The Prince Consort
With lauded cocktail joints, grungy dive bars, lively dance clubs and everything in between, Fortitude Valley’s nightlife precinct is known primarily for its broad spectrum of hotspots. Mirroring The Valley’s multifaceted appeal is The Prince Consort, an eight-venues-in-one arrival that has recently made a sizeable splash in the heart of the party hub. Earlier this year the team behind award-winning Sydney-based hospitality group Tilley & Wills Hotels (owners and operators of Sydney’s Greenwood Hotel, Oxford Art Factory and Newcastle’s Hotel Delany) acquired the storied Prince Consort Hotel building – a long-standing fixture of Fortitude Valley’s bar scene that has housed numerous venues (most recently The Elephant Arms Hotel and popular live-music venue The Foundry) since opening in 1888.
With three levels and multiple spaces to work with, the Tilley & Wills team has sought to create an inclusive experience for revellers that affords them agency to curate the night as they see fit. Under The Prince Consort banner exists a collection of concepts that can cater to wild and rambunctious nights out, after-work feeds, televised sport fixtures, pre-show drinks and live entertainment – whatever the night dictates!
Leading the venue’s first wave of concepts is The Prince Consort’s ground-floor parlour-style pub (and its private booth space The Naughty Corner), which flows into the Chelsea flower garden-inspired open-air space The Garden Bar. Both areas feature a lush colour palette of green, cream and timber, with hanging planters and flowers featuring prominently in The Garden Bar’s aesthetic. Upstairs where The Foundry used to operate is glamorous Hollywood-inspired supper club and entertainment venue La La Land, where the glitz of mid-century Los Angeles gives the lounge bar a magical larger-than-life vibe (think a palette of deep teal, sapphire and forest greens, plus cushy booths, crystal chandeliers and neon).
The versatile venue will be used to host everything from banquet dinners to cabaret-style shows and DJ-led dance parties. Next to La La Land is The Bowie Rooms, a set of unique spaces that are perfect for private functions, intimate shows or as extra room for general public overflow on big nights. Opening in the old ground-floor Foundry Records space later in November is 400 Rabbits Cantina, a lively So-Cal-meets-Mexico bar and eatery perfect for those that think tacos and tequila are the ultimate combo. In the cellar level sits Greaser, the only holdover from the building’s previous iteration, which has been given some slight rock ‘n’ roll-inspired updates – we’re talking cosmetic tweaks that reinforce the venue’s scruffily charming dive-bar identity. The Yorke Suites can be found on the third floor – a collection of offices and creative spaces for musicians, record labels, media publications and more. The suites have been named after Australian-born broadcaster, historian and music journalist Ritchie Yorke – an homage that aims to encourage the same kind of inspired creativity Ritchie was known for.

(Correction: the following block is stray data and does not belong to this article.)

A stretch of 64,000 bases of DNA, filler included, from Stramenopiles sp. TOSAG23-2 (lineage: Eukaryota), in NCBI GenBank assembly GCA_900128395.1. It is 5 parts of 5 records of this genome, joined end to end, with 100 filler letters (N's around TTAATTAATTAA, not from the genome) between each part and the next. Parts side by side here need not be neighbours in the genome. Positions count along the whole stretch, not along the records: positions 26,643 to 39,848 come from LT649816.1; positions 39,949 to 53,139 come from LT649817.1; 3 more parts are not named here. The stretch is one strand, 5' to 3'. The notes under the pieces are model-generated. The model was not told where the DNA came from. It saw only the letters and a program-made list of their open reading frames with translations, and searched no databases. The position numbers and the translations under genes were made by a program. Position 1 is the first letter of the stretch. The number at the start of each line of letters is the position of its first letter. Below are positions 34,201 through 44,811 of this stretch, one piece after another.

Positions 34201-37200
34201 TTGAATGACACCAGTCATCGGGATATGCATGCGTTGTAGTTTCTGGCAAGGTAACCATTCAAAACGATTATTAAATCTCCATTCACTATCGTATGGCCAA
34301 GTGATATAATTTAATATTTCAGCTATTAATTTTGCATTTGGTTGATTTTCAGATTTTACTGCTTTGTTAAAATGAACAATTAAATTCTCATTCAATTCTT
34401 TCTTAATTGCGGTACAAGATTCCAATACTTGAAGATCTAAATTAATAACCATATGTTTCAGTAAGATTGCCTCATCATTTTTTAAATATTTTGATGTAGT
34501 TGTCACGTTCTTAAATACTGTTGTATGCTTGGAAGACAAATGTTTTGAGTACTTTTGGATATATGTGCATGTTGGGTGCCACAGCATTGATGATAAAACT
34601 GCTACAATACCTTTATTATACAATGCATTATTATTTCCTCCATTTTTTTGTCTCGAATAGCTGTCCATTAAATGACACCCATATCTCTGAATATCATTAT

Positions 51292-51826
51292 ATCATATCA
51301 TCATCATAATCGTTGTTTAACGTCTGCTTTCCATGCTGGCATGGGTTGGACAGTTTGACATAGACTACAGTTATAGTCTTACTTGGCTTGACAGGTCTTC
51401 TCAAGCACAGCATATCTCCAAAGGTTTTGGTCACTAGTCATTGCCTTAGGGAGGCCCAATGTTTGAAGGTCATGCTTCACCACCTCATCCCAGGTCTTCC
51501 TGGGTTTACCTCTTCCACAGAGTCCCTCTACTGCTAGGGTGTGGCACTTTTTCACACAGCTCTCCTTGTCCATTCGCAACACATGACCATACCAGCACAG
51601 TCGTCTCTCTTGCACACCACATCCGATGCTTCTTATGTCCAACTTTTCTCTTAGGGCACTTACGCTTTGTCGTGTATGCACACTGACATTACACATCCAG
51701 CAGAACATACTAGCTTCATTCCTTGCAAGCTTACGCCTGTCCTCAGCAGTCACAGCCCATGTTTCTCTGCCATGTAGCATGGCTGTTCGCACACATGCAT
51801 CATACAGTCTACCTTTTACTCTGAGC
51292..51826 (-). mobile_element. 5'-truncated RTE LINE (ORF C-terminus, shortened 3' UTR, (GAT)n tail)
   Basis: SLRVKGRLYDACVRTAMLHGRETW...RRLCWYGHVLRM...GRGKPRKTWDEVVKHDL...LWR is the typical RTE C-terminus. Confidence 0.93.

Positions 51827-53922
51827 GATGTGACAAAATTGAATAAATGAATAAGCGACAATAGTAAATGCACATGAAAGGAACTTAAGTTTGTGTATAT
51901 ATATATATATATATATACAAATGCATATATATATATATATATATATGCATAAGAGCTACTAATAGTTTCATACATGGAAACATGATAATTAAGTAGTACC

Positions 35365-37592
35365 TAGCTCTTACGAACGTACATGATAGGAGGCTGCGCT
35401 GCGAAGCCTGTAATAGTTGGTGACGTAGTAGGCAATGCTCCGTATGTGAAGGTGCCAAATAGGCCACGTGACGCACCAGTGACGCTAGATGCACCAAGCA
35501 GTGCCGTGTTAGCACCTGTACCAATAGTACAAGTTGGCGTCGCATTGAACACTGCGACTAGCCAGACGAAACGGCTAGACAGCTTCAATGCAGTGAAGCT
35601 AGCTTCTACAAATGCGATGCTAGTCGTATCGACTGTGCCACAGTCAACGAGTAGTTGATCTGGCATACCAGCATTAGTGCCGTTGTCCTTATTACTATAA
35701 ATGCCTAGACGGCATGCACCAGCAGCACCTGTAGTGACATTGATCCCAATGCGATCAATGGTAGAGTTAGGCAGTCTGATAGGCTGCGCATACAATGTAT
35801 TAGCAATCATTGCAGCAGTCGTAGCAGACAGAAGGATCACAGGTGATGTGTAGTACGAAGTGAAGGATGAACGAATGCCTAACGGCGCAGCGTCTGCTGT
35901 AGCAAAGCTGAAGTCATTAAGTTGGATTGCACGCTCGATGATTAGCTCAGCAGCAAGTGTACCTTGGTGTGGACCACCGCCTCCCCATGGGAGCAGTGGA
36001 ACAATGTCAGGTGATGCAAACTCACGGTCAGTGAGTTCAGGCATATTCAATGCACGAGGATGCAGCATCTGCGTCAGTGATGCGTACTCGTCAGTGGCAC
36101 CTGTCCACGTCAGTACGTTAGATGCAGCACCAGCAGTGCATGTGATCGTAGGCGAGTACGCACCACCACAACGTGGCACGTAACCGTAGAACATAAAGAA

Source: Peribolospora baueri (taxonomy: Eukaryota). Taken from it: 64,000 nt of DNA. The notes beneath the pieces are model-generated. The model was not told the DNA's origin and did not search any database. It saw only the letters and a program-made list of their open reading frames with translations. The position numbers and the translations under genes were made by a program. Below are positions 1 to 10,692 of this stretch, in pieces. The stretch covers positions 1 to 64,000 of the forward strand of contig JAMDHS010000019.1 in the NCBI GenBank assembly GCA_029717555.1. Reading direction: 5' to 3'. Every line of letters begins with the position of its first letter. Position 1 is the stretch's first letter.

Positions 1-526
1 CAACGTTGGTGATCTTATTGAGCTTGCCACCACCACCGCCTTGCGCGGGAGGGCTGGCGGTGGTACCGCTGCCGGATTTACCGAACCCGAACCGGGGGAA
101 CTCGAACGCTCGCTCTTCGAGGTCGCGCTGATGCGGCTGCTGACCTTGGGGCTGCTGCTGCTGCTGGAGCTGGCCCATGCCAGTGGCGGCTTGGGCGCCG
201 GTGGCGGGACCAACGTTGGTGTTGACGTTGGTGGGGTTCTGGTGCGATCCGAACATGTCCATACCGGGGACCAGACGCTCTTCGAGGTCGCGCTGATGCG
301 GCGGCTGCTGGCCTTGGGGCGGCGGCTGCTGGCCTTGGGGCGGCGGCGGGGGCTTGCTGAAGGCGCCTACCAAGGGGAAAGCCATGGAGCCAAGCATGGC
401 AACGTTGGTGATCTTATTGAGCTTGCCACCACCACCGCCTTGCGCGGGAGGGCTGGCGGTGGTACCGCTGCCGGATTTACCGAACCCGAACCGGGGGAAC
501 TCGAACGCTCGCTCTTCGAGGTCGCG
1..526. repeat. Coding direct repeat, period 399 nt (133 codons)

Food & Beverages
Overseeing The Prince Consort’s myriad of culinary offerings is head chef Jack Powlay, who joins the team after successful stints working as sous chef at Pottsville restaurant Pipit under Ben Devlin and with Ben Williamson at Gerard’s Bistro. The fare encompasses the gastropub-style eats of The Prince Consort’s ground floor, including the likes of the Prince Dog (smoked pork frank served with chilli, mustard, cheese and onion), whole roasted baby barramundi with burnt spring onion condiment and bronze fennel, Vanella burrata with apple, rocket and smoked almond, and a collection of woodfired pizzas. Upstairs at La La Land, folks will be able to graze on charcuterie and gourmet cheeses (including semi-hard Dellendale raclette, semi-soft washed-rind Monte Rosso and oak blue from Berrys Creek) and snacks including woodfired focaccia, warrigal greens and ricotta sausage rolls, sweetcorn croquettes and roast-lamb sliders. 400 Rabbits Cantina will boast six kinds of tacos to chomp on, as well as classic Mexican-inspired snacks such as ceviche, guacamole and corn chips.
As always, Greaser is the spot for American-style bar food, from jalapeno poppers and buffalo wings to cheeseburgers and fried-chicken burgers. As one would expect, The Prince Consort’s beverage selection is similarly diverse, with 89 beer taps across the venue pouring mainstream international and domestic brews as well as quirky craft drops. The wine list spotlights recognisable Australian labels and up-and-coming makers, while the cocktail selection favours punchy and colourful concoctions – each one sure to tantalise tastebuds.